Anything? OK, what’s on his reading list at the moment? He thinks. “Hmm. What can I not put down… hang on.” He sets the phone aside and I can hear his footsteps thump around the house. “Hello? I have one. It’s called Turn Up The Heat: Unlock The Fat-Burning Power Of Your Metabolism.”
I’m not sure what to say.
“But here’s the thing, during intense periods of production it can be hard watching and engaging with acting in other films and TV shows, period. I watch documentaries and cartoons. Maybe the deep narratives that comprise most books are really daunting.” It’s one of the best excuses for not reading that I’ve heard, I say. “I guess these are all shitty excuses, huh? I need a good book.”
He grew up in Hell’s Kitchen, Manhattan, in a 33rd-floor high-rise so close to the clouds that “it felt like we were literally floating in the sky”. Chalamet went to Laguardia (the performing arts school from Fame; notable alumni include Nicki Minaj and Ansel Elgort) and later Columbia University, though he dropped out in his first year.
He blames the eye-opening experience of making Interstellar in Canada with Matthew McConaughey, which he did for a month and a half before term started. They bonded over 5.30am starts – there was a river adjacent to the set, and McConaughey could be found swimming among the rocks before he started work. “Oh my gosh,” Chalamet says, wistfully. “He embodies the idea that your career is a marathon, not a sprint. His career is so awe-inspiring. He navigated long periods for demand for honest and truthful acting.” The idea of returning to the structured world of college felt stifling to Chalamet. So he left.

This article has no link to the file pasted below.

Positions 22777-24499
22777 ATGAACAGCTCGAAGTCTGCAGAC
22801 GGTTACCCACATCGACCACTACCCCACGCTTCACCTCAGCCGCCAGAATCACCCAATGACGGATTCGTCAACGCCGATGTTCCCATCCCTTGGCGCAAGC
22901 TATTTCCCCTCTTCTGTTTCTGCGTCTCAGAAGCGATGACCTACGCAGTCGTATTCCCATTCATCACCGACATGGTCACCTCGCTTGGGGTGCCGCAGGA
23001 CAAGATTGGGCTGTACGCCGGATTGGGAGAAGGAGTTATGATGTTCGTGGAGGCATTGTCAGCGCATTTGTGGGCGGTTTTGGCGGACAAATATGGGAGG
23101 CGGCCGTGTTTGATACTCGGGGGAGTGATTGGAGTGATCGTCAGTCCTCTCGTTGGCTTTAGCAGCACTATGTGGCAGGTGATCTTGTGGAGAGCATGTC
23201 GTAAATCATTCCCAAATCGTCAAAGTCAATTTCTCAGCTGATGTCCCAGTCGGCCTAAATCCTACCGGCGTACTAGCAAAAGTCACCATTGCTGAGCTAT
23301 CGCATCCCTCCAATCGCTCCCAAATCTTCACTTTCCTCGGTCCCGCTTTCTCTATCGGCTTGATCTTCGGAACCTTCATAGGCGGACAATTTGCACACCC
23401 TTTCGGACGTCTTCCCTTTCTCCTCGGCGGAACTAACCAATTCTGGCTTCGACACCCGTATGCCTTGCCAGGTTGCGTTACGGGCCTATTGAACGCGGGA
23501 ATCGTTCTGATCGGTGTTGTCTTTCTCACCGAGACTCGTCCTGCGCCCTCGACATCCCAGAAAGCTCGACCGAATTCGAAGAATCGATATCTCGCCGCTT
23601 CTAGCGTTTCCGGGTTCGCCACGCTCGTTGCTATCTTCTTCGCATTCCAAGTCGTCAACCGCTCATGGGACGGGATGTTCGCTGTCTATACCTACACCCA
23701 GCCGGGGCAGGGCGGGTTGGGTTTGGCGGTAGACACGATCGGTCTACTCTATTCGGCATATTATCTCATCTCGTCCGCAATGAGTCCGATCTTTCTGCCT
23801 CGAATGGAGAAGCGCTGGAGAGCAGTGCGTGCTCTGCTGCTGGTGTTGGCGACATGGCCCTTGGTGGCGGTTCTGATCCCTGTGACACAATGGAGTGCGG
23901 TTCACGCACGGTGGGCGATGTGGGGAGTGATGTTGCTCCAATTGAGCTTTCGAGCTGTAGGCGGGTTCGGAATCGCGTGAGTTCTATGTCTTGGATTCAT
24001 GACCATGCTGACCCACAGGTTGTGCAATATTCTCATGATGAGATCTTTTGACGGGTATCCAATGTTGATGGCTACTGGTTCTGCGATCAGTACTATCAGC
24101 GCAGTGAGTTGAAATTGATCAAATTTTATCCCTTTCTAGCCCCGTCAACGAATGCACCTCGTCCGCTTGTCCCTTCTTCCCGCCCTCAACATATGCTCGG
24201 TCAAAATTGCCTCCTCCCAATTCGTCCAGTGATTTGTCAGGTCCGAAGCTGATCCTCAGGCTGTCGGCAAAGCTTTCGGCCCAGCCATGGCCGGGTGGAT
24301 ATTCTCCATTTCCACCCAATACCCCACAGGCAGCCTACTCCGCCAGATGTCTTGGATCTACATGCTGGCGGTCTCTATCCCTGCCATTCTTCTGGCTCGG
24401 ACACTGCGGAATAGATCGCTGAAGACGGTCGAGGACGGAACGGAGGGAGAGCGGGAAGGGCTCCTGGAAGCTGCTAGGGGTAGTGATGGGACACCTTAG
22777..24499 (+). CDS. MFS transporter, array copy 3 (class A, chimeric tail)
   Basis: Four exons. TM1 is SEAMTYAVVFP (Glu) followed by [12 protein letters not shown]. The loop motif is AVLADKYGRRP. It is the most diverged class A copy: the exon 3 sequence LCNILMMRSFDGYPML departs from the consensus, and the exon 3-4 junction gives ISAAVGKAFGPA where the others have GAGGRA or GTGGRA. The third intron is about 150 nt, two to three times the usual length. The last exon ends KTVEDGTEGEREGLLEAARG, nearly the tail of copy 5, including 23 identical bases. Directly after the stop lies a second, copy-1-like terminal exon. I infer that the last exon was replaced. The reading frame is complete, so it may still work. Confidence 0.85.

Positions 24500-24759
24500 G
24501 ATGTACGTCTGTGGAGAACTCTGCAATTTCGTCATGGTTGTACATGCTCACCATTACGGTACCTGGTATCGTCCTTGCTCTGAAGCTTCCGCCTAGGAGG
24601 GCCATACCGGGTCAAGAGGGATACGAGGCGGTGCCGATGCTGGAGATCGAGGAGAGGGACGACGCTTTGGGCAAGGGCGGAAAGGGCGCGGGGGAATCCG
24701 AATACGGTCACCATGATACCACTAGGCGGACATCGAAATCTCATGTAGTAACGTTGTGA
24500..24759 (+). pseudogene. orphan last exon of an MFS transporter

When he was younger, Chalamet would visit his father’s side of the family in La Chambon-sur-Lignon and Saint-Agrève in France – his first job was coaching a kids’ football team out there.
“It led to an identity crisis, of sorts. I think it really helped with my acting, but it was a destabilisation, spending eight to nine months in Manhattan and then absconding for a few months a year to a small village in France.”
He thinks that this cultural dissociation helped him nail Elio in Call Me By Your Name.
“Your personality changes when you’re using a second language. Certainly for me, my command of the language wasn’t as strong [as my English], it doesn’t come to me so easily. And by the nature of it, I think, the way people carry themselves in France, compared to New York, I became a little more deferential. I would have to search a little more.”
During one of our earlier talks, Chalamet stressed that the first dream as an actor was “economic sustainability”, with the critical acclaim coming a close second. “Every actor dreams of being economically sustainable,” he insists. I worked with John Goodman on a movie, and he said he felt like he’d made it when he could sustain himself.”